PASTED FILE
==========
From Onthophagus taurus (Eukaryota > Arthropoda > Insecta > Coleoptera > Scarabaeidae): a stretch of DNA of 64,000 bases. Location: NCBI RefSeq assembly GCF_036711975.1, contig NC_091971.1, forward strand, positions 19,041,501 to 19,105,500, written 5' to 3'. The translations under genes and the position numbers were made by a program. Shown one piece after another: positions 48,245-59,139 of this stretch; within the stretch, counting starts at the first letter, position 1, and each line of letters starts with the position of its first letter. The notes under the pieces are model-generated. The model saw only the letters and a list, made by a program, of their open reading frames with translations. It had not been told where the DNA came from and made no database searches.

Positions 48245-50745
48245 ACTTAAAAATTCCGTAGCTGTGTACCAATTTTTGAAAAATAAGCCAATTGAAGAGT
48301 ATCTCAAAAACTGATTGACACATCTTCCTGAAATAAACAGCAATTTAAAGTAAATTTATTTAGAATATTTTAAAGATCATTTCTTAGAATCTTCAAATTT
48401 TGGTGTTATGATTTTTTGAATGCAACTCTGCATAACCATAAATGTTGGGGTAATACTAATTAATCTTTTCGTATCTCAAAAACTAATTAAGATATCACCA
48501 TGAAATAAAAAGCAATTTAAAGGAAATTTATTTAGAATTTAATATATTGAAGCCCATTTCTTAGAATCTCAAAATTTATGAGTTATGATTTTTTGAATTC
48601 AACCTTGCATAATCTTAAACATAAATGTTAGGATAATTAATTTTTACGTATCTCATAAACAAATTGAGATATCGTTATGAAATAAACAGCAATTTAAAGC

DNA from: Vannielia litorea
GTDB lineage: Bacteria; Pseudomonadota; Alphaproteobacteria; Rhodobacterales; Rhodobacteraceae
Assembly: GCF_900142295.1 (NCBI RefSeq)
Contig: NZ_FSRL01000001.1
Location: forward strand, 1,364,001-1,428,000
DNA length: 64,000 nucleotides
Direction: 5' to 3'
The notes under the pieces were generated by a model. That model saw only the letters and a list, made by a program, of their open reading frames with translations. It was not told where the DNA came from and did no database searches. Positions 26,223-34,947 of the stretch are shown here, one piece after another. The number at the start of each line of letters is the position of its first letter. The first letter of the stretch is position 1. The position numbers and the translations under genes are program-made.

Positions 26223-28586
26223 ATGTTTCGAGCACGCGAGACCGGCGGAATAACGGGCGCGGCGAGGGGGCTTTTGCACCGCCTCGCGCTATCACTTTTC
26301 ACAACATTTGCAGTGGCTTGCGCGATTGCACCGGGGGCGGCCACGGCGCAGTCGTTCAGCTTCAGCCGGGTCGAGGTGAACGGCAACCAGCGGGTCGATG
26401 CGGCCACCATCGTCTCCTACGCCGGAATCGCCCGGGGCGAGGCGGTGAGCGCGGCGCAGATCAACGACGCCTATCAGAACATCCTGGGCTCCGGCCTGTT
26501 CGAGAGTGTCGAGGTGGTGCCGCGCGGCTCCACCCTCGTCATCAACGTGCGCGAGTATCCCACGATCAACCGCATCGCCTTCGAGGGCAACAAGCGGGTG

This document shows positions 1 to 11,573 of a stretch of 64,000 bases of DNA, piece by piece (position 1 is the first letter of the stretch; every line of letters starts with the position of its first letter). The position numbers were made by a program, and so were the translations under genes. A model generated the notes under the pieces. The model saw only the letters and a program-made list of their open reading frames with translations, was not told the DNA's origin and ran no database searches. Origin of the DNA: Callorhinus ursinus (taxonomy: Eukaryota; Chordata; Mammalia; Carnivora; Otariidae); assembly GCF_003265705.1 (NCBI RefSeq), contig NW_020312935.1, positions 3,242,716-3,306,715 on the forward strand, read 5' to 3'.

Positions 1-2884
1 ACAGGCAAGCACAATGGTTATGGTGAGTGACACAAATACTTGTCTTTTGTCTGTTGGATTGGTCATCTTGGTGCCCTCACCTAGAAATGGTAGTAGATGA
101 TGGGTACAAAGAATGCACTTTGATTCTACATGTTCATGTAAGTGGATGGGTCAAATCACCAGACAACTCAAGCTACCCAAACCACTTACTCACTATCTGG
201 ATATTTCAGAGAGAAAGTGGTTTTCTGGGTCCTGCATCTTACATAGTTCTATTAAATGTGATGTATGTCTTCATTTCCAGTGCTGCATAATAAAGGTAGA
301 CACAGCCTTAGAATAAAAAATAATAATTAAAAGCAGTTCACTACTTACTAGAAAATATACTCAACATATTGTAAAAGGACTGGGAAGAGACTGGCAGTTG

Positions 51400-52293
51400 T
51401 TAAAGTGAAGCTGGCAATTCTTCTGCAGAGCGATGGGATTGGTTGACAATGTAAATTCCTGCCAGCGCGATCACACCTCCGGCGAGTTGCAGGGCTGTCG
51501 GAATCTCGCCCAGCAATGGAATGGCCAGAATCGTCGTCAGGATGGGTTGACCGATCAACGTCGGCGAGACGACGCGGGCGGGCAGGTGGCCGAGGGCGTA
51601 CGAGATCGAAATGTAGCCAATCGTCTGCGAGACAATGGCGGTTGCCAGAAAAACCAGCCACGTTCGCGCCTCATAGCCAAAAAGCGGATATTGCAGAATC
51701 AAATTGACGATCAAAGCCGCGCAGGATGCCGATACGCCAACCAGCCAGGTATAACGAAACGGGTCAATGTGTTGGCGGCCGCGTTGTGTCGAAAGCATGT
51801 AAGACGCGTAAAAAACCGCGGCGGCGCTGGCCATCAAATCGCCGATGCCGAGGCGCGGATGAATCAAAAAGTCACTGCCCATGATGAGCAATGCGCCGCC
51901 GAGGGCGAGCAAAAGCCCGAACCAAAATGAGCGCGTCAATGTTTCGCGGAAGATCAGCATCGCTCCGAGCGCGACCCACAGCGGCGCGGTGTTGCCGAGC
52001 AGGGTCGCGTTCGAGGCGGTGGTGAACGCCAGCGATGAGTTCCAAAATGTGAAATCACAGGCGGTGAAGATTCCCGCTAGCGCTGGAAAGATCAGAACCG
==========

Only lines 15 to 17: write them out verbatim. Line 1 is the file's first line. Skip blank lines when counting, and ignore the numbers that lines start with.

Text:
The notes under the pieces were generated by a model. That model saw only the letters and a list, made by a program, of their open reading frames with translations. It was not told where the DNA came from and did no database searches. Positions 26,223-34,947 of the stretch are shown here, one piece after another. The number at the start of each line of letters is the position of its first letter. The first letter of the stretch is position 1. The position numbers and the translations under genes are program-made.

Positions 26223-28586
26223 ATGTTTCGAGCACGCGAGACCGGCGGAATAACGGGCGCGGCGAGGGGGCTTTTGCACCGCCTCGCGCTATCACTTTTC